Harry Potter and the Prisoner of Azkaban: Differences between the book and the movie

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Hey all! Judging from the feedback I received, you really seem to enjoy these. Because of that, I decided to make one for all the movies. This means that we will have a Harry Potter marathon on Wednesdays for the next few weeks. This week it is about the third and my favorite part. Enjoy!

Let us start from the beginning. Aunt Merge brought her dog Ripper to their dinner. She offers him some tea and this is where the first difference happens. In the book, Ripper drinks the tea from a saucer, but in the movie, Aunt Merge allows him to drink the tea straight out of her glass.

As we are used, Peeves does not appear in any of the movies, although he always had some kind of a role in the books. Here we, yet again, stumble upon just that. In the book Peeves is the one who tells those gathered about Sirius attacking the portrait of the fat lady. In the movie, we get that information from the fat lady herself, as she is hiding in one of the other frames.

During the stormy Quidditch match, Harry sees the Grim watching him from the stands. In the movie, however, he sees clouds that take shape of a Grim while he is flying towards them. After that, the book says that Harry fell off his broom, leaving Cedric to capture the snitch. In the movie, Harry is actually struck by lightning and Cedric does not capture the snitch.

The book has Harry go to Hogsmeade on two separate occasions, in the movie he only goes there once. The book says that on one of those two trips, he threw mud balls at Draco and his companions. Due to the fact that in the movie, he goes there only once (during winter), he throws snowballs instead. During his visit to Hogsmeade, he overhears a conversation and goes inside Three Broomsticks Inn. He then proceeds to eavesdrop on Fudge’s conversation while hiding under his invisibility cloak. In the book, Harry, Ron and Hermione all listen to the conversation and Harry is hiding under the table.

When our trio have a confrontation with Malfoy, Hermione pulls out her wand and then punches him on his nose. In the book, Hermione does not pull out her wand and only slaps Malfoy. It just sucks to be the movie version of Malfoy. 

During the climax of the movie, when our trio meets Sirius and Lupin, Harry jinxed Snape. In the book it was Harry, Hermione and Ron who all jinxed him at the same time. Snape is then unconscious when Lupin turns into a wolf, but the movie had other, more heroic plans for Snape, as he woke up and protected the trio.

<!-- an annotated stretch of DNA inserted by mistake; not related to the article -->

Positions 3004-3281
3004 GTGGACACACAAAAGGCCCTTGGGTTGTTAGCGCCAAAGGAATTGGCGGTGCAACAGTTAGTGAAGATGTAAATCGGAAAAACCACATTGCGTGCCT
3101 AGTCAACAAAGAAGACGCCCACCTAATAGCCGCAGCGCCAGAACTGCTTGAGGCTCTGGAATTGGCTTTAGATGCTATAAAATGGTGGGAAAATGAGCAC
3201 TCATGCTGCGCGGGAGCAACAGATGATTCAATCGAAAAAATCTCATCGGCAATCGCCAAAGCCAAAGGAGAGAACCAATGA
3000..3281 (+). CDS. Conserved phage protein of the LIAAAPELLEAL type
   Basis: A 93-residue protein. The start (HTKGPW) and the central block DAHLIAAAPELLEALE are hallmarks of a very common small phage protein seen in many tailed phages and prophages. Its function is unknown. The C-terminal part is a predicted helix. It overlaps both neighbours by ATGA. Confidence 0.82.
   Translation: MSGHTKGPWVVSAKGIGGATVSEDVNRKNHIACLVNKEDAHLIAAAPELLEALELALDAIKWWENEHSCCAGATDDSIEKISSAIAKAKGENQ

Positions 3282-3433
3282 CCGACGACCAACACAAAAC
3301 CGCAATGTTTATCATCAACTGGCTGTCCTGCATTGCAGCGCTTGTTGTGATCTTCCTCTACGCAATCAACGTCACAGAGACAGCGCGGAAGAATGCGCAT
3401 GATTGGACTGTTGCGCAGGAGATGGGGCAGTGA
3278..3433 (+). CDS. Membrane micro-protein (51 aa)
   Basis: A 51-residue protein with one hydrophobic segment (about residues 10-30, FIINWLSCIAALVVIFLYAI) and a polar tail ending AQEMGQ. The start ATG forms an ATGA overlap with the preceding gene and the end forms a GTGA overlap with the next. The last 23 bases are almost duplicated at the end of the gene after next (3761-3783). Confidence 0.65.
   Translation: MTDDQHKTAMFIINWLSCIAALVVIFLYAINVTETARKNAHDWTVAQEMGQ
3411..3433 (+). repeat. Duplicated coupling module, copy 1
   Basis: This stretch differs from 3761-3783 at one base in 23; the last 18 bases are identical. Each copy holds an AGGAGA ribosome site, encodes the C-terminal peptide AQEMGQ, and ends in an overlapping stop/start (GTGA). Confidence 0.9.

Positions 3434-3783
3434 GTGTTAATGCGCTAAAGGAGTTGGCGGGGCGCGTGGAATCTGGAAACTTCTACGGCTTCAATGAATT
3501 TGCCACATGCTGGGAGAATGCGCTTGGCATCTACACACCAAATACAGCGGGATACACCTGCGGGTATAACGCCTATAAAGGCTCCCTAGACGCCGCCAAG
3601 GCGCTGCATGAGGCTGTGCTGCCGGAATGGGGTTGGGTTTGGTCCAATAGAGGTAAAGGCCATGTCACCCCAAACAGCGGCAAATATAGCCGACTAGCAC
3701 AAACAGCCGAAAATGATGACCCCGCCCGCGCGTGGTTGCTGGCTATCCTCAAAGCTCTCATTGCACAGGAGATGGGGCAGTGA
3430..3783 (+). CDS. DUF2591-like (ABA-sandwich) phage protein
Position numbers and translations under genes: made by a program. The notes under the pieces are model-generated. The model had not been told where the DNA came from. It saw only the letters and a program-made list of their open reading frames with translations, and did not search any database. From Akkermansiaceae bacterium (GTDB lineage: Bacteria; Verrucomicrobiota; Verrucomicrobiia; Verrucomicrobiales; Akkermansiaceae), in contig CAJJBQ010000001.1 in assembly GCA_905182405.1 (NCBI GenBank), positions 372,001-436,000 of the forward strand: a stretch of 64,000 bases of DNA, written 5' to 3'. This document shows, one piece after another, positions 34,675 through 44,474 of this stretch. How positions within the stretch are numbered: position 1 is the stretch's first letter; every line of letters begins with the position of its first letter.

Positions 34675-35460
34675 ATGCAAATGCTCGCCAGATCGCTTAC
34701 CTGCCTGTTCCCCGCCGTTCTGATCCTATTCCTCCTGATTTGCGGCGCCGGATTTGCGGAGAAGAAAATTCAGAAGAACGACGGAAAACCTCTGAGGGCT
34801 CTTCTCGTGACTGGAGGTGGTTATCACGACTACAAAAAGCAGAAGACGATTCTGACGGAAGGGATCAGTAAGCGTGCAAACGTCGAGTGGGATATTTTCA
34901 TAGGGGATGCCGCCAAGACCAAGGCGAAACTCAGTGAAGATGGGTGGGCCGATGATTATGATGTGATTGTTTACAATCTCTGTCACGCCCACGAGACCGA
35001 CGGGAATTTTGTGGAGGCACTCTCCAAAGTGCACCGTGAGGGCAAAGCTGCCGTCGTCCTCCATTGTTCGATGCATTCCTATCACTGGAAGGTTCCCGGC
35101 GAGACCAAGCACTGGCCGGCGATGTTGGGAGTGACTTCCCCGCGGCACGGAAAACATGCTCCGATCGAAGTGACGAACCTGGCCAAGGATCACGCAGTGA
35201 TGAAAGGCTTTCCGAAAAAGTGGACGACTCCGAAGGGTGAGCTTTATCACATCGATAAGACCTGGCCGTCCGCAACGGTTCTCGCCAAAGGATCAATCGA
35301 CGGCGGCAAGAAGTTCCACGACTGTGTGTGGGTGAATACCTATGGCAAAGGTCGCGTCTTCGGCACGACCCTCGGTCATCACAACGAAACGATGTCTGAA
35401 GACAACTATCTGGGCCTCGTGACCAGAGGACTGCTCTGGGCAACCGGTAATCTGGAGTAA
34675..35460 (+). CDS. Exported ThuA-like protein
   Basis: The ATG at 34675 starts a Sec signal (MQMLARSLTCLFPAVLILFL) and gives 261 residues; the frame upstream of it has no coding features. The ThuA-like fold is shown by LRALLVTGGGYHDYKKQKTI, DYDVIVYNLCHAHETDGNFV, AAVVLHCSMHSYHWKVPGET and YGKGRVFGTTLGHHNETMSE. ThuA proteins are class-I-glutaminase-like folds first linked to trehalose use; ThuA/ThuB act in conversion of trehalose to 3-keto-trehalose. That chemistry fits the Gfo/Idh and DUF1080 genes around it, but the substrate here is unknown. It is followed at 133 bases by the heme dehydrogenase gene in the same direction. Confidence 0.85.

When they go to the tower to save Sirius, Hermione uses Bombarda to unlock the door. In the book, she uses the simple Alohomora. This is also due to the fact that in the book, Sirius is not actually locked up in the tower but in Flitwick’s office.

This is all for this one. As always, I have included the ones I find the most interesting, but there are many more. If you feel like you want to share another one, feel free to post it in the comments below.

Remember to check back in on Friday, for the weekly review.

Harry Potter and the Chamber of Secrets: Differences between the book and the movie

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Welcome to part two! This movie does not have that much differences as the first, so I will only include the ones I feel have the most impact.

In the movie, we can see uncle Vernon installing bars on Harry’s window. This does not happen in the book. Uncle Vernon actually pays, to have bars installed.

When Ron manages to free Harry from his room, we see uncle Vernon trying to stop Harry from leaving, ending up falling out of the window. In the book however, it was not just uncle Vernon trying to hold back Harry, but the whole Dursley family.

Before this, Harry was locked inside his room and left starving for weeks. Or so the book says. The movie was nicer to Harry and he was only left starving for one night.

The scene where Harry is hanging out of the car and Ron has to help him inside is actually not in the book.

The spell backfiring at Ron, causing him to spit up slugs is present in both the movie and the book, but with a small twist. In the book illustration, we can see that Ron filled his bucket with slugs and the bucket is actually overflowing with them. He is also in his regular clothes, not in his robe. In the movie however, Ron does not spit up that many slugs and he is also wearing his robe.

In the events that follow, Hermione’s ears meet the word Mudblood. In the book, Hermione does not know what that word means and Ron explains it while throwing up slugs. In the movie, Hermione knows full well what the word means and does not need an explanation.

There is a picture of Dobby in the book at the start of chapter 2. Dobby there looks quite friendlier with a little bit of black hair on his head. He also has big eye lashes, making him look more like a female rather than a male. Dobby in the movie looks like he is starving, he is dirty and quite scared most of the time. In the colored version of this chapter, Dobby has blue eyes. The movie version depicts his eyes as green.

If you know of any difference I did not include, feel free to leave it in the comments!

Harry Potter and the Philosopher’s Stone: Differences between the book and the movie

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I think there is only a minority of people out there, in the world, that have yet to read or watch Harry Potter. I dug up some (not all) comparisons between the first book and the first movie.

Firstly, if we check the character list, we see that one of the most important characters from the book is missing in the movie. That someone is Peeves. Also known as “the most notorious and troublesome poltergeist in British history”. And he was exactly that. He was excluded from the movie, because it was (I believe), at the time, aimed at younger audience, like myself. Rude words on the blackboard during Professor McGonagall’s lectures just did not seem like a good idea to include in the movie. I must say, good call on this one. On a side note, Peeves was included in the first game.

Now, we will check the story. The first time Harry meets Draco in the book, he turns down his friendship offer after Draco insults Hagrid. In the movie, however, he turns down the offer after Draco puts down Ron, making fun of his clothes and family’s poor financial background.

We all know that Dudley was having a nice birthday party, which is portrayed in both the book and the movie. However, in the book, Dudley received all kinds of presents. Computer games, a new bike, video camera, you name it. In the movie, the presents are in the next room and we never actually find out what he got.